Partly from nostalgia for a more youthful me and partly from bemusement at having arrived at the age of 69, I tried to remember what marked each of the years of my life ending in the number nine in terms of my writing.
Age 9 – It was the year and month of the Cuban Missile Crisis. I didn’t really understand what was going on. All I knew was that my mother was stockpiling canned goods for some dire emergency that would require us to eat canned brown bread, which itself sounded disastrous and life imperiling. I remember the relief in the household when the crisis passed. We never had to eat canned brown bread though only later did I realize that it and the other canned goods would have been toast in a nuclear strike. So, of course, would we have been. I referenced this in my recent book Living Color: Angie Rubio Stories.
Age 19 – The year of my first boyfriend. Not the disaster of the Cuban Missile Crisis, but a disaster, nonetheless. I was naïve, inexperienced, trusting, and lacking in self-esteem. He was self-involved, less than honest, and deceptively appealing. A terrible, horrible, no-good, very bad relationship. I wrote a story about this. It involved insects.
Age 29 –Two years married, a bachelor’s degree in zoology (don’t ask me why), a master’s degree in education, and a one-year stint as an ESL teacher, I had no idea what to do with my life career-wise. What did I know? What was my skill set? What was my potential? With no immediate or apparent answers, I enrolled in a two-year graphic arts program at a community college, because, hey, I liked to draw, so why not. I did good but uninspiring work, but I lacked real talent. I was still ten years away from understanding where my actual ability lay.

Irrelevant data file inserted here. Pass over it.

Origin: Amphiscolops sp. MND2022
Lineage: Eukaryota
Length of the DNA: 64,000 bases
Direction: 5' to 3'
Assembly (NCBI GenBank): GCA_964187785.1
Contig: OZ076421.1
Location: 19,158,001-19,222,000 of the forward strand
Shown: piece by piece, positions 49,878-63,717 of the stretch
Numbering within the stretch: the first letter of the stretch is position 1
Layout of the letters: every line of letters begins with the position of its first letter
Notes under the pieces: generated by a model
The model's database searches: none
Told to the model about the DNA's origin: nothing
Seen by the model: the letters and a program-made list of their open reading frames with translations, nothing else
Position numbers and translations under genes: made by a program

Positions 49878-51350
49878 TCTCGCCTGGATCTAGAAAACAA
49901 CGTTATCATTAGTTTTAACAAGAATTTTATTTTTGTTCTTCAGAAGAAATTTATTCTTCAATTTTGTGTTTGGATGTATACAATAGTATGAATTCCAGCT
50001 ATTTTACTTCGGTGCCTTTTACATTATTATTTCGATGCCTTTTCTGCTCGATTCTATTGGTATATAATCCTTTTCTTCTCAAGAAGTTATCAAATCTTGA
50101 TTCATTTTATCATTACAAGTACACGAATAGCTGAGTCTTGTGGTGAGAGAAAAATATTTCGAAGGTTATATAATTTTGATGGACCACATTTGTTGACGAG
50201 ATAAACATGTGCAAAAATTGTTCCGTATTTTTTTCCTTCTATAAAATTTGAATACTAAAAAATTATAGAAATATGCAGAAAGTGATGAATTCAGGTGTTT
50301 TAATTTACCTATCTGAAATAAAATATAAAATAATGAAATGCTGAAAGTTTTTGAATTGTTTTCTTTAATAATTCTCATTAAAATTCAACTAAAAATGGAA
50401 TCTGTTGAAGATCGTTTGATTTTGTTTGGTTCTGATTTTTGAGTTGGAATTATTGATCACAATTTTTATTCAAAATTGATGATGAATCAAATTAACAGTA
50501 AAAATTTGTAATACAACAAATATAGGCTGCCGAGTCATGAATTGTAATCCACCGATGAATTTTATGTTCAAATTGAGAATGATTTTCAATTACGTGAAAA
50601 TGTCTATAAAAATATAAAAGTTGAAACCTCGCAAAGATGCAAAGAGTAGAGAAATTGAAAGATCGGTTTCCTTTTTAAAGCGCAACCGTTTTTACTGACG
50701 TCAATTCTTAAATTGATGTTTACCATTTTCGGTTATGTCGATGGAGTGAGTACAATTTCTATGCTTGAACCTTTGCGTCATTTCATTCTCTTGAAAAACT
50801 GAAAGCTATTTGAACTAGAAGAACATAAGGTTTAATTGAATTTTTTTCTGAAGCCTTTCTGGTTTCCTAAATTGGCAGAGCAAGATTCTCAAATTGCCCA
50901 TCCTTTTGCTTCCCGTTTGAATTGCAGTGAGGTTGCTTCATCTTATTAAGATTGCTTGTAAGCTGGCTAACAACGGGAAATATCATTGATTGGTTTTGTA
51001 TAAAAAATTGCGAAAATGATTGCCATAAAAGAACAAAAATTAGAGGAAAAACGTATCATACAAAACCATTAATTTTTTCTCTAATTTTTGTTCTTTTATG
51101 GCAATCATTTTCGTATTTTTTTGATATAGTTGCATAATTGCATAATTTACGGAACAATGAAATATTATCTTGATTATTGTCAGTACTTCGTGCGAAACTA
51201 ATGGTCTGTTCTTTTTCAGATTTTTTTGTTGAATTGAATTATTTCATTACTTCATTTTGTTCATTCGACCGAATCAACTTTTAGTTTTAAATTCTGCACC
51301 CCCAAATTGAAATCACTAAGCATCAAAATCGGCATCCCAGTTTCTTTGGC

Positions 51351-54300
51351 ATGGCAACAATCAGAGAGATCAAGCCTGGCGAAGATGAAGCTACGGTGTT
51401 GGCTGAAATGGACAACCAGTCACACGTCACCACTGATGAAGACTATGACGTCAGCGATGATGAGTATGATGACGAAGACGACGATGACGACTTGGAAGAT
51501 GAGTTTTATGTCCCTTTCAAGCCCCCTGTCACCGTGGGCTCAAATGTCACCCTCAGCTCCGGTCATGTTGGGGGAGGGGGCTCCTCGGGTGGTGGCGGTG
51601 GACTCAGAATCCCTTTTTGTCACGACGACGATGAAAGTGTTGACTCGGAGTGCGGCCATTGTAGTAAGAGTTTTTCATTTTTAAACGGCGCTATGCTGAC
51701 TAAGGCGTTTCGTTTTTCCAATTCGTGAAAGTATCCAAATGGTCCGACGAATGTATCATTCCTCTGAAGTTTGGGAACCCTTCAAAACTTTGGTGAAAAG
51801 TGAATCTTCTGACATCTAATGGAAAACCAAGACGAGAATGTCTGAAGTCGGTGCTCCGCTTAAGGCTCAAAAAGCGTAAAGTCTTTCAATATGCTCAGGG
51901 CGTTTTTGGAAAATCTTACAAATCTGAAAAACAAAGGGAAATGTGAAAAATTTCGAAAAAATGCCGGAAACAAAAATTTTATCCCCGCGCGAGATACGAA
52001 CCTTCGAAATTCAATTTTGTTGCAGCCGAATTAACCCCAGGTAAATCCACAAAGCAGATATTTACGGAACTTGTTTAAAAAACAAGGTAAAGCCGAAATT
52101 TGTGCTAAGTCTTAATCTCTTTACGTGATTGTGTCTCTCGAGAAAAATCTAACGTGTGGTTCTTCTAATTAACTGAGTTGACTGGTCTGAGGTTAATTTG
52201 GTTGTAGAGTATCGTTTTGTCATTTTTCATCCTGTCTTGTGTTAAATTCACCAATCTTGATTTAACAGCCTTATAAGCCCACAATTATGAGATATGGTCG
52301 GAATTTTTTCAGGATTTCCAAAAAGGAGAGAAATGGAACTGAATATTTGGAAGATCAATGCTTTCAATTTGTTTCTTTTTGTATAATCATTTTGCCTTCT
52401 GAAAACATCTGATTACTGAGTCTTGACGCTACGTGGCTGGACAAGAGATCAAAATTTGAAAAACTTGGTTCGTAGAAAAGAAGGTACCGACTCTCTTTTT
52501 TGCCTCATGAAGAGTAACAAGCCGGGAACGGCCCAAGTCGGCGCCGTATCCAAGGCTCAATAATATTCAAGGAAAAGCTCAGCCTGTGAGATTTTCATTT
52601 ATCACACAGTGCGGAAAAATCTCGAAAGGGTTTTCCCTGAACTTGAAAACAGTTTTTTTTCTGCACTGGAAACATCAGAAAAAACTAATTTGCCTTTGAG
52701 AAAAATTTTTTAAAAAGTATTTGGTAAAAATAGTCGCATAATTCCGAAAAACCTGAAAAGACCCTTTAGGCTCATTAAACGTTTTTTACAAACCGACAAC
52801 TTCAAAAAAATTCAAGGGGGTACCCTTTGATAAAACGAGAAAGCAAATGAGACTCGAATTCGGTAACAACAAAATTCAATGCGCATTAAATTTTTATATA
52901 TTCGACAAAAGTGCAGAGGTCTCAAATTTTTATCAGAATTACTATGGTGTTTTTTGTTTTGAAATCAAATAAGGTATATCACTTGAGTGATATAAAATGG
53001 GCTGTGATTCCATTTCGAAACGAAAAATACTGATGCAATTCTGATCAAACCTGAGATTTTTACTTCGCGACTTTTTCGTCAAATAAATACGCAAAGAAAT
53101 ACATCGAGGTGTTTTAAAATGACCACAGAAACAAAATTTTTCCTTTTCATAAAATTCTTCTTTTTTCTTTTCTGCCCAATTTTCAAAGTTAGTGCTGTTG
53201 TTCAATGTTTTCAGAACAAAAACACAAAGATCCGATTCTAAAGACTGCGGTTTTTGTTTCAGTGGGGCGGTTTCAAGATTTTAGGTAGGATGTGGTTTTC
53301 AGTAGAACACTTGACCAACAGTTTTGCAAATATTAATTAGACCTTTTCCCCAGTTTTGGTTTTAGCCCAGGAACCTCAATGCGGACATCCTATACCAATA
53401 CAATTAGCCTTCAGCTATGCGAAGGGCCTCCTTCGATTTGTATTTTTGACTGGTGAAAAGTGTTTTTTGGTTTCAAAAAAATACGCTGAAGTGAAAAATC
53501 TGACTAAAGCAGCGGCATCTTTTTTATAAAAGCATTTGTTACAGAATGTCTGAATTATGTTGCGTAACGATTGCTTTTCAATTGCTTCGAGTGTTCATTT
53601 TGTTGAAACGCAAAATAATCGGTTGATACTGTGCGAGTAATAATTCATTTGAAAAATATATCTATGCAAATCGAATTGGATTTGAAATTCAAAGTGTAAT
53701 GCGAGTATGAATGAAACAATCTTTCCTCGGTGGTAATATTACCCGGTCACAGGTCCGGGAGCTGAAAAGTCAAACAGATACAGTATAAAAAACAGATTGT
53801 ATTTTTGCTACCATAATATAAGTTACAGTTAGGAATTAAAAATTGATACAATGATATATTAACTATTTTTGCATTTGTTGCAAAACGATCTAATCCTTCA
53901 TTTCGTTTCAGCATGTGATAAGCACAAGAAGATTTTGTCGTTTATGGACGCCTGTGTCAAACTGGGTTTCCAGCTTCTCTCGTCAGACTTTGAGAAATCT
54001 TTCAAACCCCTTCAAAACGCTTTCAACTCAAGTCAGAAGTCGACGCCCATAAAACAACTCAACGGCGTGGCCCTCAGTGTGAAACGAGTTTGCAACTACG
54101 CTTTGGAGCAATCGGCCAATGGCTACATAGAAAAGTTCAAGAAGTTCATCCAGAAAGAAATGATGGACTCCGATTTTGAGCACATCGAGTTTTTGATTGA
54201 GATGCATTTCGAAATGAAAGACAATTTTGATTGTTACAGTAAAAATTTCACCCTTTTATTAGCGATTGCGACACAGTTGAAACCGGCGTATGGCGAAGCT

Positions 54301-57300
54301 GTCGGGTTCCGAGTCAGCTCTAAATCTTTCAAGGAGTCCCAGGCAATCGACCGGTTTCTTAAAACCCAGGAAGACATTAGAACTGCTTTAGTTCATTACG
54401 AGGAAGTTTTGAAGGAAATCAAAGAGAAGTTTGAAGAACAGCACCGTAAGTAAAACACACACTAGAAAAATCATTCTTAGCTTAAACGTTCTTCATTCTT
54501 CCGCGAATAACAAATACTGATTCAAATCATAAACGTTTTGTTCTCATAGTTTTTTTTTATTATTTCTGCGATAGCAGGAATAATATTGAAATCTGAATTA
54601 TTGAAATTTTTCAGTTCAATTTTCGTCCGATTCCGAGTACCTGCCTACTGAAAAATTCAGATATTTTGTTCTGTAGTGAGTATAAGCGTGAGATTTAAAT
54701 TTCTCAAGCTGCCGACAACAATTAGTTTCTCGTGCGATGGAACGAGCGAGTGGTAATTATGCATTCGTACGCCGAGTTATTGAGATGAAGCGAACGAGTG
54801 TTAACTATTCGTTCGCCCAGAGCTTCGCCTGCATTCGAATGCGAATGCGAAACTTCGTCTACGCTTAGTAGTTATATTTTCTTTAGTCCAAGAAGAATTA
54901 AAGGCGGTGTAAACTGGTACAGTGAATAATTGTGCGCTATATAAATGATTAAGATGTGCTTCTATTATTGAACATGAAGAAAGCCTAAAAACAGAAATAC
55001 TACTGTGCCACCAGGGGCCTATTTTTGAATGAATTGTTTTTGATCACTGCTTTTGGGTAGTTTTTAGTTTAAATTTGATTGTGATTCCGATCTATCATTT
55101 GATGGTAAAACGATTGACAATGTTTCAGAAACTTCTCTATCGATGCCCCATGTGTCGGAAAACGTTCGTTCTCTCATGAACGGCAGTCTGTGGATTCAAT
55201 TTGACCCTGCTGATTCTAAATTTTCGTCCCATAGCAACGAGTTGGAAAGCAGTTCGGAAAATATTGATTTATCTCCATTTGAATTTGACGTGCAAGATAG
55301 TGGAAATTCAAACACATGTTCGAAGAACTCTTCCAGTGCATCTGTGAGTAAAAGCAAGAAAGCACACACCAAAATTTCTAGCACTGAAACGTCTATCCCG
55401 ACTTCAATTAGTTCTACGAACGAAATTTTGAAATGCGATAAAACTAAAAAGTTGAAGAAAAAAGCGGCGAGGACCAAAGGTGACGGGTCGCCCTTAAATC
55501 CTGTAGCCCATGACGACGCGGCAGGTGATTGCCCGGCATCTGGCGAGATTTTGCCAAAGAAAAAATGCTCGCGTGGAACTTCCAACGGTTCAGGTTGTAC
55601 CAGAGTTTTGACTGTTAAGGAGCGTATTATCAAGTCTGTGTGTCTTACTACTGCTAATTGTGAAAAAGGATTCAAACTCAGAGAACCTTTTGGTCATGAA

Age 39 -This is the year I decided to become a writer. Having received a master’s degree in public administration (yes, another program, another degree) several years earlier, I embarked on what turned out to be a thirty-year career in public service as a project manager. I wrote in the evenings after the kids were in bed, in the bleachers as they swam or played basketball or did gymnastics, and on the bus to and from work.
Age 49 – My 40s was the frenzied decade as I squeezed writing into job, household, and family tasks. Toward the end of it, my blood pressure soared to artery-busting numbers. I’d been writing for almost ten years. Yoga and meds saved me to write in the decades ahead.
Age 59 – Being on the threshold of sixty was when I started to feel that I was really on the far side of middle age. The bright side was that retirement from my job was on the not-so-far horizon. The even brighter side was that my first book When the de la Cruz Family Danced had been published the year before.
Age 69 – Being here makes me realize how quickly seventy can turn into eighty. The years ahead are far fewer than the years behind me. Time for writing more stories is limited. But my three books were published within a span of ten years, so here’s to adding three more books in the next ten.